China’s falling economy and stock market rout has shaken up Wall Street and the calendar decided a strong holiday sales weekend to be deported to into September, but the auto sales remained relentless in August.
The US auto industry, the second largest in the world and the first in terms of premium sales, posted better than anticipated results last month, though it did slide a little against record deliveries in August 2014. Industry observers forecasted all major carmakers would come with negative results and the overall tally was projected to slip a 3.3 percent monthly slide in sales of cars and light trucks to around 1.53 million units after having just 26 selling days last month, one fewer than during the same period last year. But sales only receded 0.5 percent to 1.58 million vehicles, taking the seasonally adjusted annualized selling rate (SAAR) to estimates jumping from the expected 17.3 to the actual rate of 17.8 million autos.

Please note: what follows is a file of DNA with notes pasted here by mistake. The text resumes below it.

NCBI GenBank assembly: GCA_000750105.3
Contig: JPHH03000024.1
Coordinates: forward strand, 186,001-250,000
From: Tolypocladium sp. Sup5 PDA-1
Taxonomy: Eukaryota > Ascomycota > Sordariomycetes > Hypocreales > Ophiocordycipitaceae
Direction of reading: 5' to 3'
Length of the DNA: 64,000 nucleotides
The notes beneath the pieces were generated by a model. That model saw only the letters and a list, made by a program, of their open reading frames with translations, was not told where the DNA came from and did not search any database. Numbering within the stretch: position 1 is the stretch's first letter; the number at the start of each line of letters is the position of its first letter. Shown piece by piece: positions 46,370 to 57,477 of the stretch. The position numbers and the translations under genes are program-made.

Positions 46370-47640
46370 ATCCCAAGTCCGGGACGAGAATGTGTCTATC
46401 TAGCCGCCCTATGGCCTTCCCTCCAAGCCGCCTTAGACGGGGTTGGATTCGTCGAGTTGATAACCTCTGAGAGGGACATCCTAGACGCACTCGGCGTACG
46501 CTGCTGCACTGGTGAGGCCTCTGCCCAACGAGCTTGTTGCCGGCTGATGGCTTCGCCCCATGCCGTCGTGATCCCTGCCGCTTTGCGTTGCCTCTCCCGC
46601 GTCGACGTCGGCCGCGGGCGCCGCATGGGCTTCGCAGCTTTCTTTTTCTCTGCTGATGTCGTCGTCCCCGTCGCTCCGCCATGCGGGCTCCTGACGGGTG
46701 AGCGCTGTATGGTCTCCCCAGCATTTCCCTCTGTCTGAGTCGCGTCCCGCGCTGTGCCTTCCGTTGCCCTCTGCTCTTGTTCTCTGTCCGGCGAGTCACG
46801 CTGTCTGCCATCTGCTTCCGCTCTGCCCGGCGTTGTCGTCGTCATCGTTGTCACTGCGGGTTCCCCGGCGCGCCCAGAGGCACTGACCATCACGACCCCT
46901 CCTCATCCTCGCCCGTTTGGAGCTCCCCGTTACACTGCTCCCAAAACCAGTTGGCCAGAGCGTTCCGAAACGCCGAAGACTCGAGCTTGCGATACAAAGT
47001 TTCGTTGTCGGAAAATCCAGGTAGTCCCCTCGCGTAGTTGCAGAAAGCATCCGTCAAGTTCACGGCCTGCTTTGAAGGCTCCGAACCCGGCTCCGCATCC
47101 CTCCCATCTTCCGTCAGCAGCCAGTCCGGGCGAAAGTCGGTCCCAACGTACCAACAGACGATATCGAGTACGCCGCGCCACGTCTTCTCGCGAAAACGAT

For the first time since 2012, the Labor Day weekend sales will be tallied in September, according to JD Power, with the holiday falling on September 7 after last year it was on September 1. Consumers usually use the holiday sales practiced by dealers on the traditional Labor Day holiday signaling the end of the summer as they search for new designs or heavy discounts on predecessor model years. Last year, according to JD Power, the Labor Day sales made up around 20 percent of the month’s sales, taking August to its highest level since 2003. But with unemployment sliding, cheap interest rates and dropping fuel prices, the calendar mishap and international woes have not dampened the strong demand for new vehicles that is expected to lift 2015 sales to the best level in more than a decade.